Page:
“Yep. Got them out in the truck.”
“OK, after you’ve had your look around we can sit down and go over everything.”
Ten minutes later we gathered around the dining room table and scattered various files and books between us. “Kurt, you have the signed agreements from the new members, right? These fellows presumably understand their legal, financial and moral obligations that are spelled out in the charter. In addition, here are the Society rules and traditions.” Sam slid a thin, leather bound book across the table at us.
“What’s this?” I asked.
“These have evolved over the years by consensus. Not legally binding, but hopefully things the new members will continue to honor.”
I opened the book and glanced at the first page. “I see the first entry is about gun safety.”
“Yep. Other than failing to hold up your financial end or screwing another member’s wife, violating the gun safety rules is the one thing that can get you kicked out of the Society. Accidental discharge of a firearm, bringing a loaded gun into the cabin, or carrying one in a vehicle are grounds for automatic expulsion.”
Kurt and I looked at each other and nodded. “Sounds good to me.” I said.
“The rest of the stuff is in there and you can read it and pass it on to the other new members. By the way, in the back is the recipe for our traditional chowder. Each year a designated guy has to prepare a large vat of the chowder for the opening day of deer season. It’s for lunch. I’ll show you the hidey hole where we keep that book and some other stuff too before we leave.” He rose and headed for the door. “Come on, I’ll show you the boats and ATVs.”
A large metal pole building stood a short distance from the cabin. Inside stood a substantial pile of fireplace wood, four Lund aluminum fishing boats and three ATVs of various vintages. Sam waved his hand to the corner where three 25-horse Mercury outboards stood on a rack. “None of those have been used in several years so you should probably have them serviced before you let anyone go out on the river. While you’re at it, oughta have the ATVs checked too.”
“Can we get a look at the river access?” Kurt asked.
“Sure. Good idea. If you’re going to bring kids out here this summer there’s pretty good walleye and bass fishing and a nice swimming hole. Probably be a popular spot.”
We strolled about 100 yards down the path leading to a grassy clearing on the bank of the gently flowing Wisconsin River. A rolling dock stood well back from the sandy beach and the deep hole beyond. Sam pointed to one of the wooded islands that checkered the wide river and said, “Those islands out there have some potholes that the mallards love during the migration and you can get some great wood duck shooting early in the fall.”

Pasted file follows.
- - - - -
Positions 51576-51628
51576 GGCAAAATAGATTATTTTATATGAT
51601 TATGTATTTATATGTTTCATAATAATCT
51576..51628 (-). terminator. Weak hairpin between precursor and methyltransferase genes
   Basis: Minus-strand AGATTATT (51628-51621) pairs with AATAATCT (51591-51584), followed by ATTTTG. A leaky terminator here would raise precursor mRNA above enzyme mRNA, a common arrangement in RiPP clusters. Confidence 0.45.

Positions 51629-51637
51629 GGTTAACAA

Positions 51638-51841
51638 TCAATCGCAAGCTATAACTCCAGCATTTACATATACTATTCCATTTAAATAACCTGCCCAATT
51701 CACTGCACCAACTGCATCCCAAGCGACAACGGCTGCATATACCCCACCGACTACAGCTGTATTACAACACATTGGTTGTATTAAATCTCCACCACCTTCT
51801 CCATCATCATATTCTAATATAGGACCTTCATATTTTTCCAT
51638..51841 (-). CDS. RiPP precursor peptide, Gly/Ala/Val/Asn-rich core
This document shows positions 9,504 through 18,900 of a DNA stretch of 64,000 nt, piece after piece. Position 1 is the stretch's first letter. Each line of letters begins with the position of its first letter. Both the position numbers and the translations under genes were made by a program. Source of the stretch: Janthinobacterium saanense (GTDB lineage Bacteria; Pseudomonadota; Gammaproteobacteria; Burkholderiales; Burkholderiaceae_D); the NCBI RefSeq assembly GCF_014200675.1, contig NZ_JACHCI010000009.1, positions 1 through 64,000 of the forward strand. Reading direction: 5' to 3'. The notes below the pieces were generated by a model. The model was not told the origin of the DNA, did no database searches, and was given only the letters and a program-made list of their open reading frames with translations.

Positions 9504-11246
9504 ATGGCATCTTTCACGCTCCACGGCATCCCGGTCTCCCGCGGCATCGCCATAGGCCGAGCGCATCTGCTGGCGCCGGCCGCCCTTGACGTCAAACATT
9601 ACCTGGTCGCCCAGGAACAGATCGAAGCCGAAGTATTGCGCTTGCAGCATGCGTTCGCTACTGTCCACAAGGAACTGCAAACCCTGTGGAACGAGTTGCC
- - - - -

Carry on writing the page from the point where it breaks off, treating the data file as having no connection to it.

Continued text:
Sam led us back to the cabin and we stood in front of a large map on the wall. He pointed out another gate on the other side of the county road and the trail leading up to the hardwood covered hills that had been the ancient river bank during the glacial floods. “Nice campsite here by the creek. When you bring kids out that might be a good place to set up. There are some pretty good brown trout in the creek, although it’s tough to fly fish it. The kids used to do well drifting a night crawler down into the deeper holes.”
I pointed to a number of red stars scattered across the map. “What are these, Sam?” I asked.
“Permanent deer stands.” He replied. “You can see there’re not too far off the ATV trails that run throughout the property.”
Sam showed us where all the keys were stashed, gave us the security code and the names of the neighbors and left us to fire up one of the ATVs and take a tour of the property. When we got back, he was gone.
We traveled in convoy. Kurt rode with me in my Suburban in the lead and the other six members of the Mill Hollow Whitetail and Chowder Society followed in two SUVs. Kurt hadn’t said much until we got past Madison and were passing by Barneveld, the site of a nasty tornado that wiped out the town back in the early 80s. “Sam came to me and had me re-write his will shortly after we took over the society.” He said.
“You read the will when his kids were here for the funeral, right?”
“Yep. But he also included a letter to me and that’s the reason we are all going out to the cabin today.”
“I was wondering what all the mystery was about. No wives, no kids, no dogs and all members present on a nothing happening Saturday.” I replied.
I turned on to the country road that paralleled the Wisconsin River and slowed to follow its narrow, winding course. As we passed the entrance to the upland part of the property Kurt glanced up at the sign above the gate that read SAM BAILEY YOUTH CAMP. “I’m glad Sam got to see us get a bunch of kids out here this summer before he passed.” He said.
“Me too. I think he got a real kick out of seeing those kids swimming in the river and learning how to fish. By the way, it was a master stroke getting your Dad and his retired cop friends to do the bulk of the work.” Kurt flashed me a grin with those dazzlingly white teeth of his and popped his seat belt as I turned into the driveway that leads to the cabin.
Twenty minutes later we were all clustered around the foot of the dock that extended out into the river. Kurt carried the urn and a bouquet of daisies and I held a polished wooden box. He stepped up on the dock gazed at us and began, “Sam asked me to bring us all down here after the funeral and consign his ashes to the river. He figured they would eventually make it down to the ocean and get back into the food chain. He also said he was looking forward to joining his wife. I’m not sure how exactly those two things work together but that was his wish and we’re honoring it.”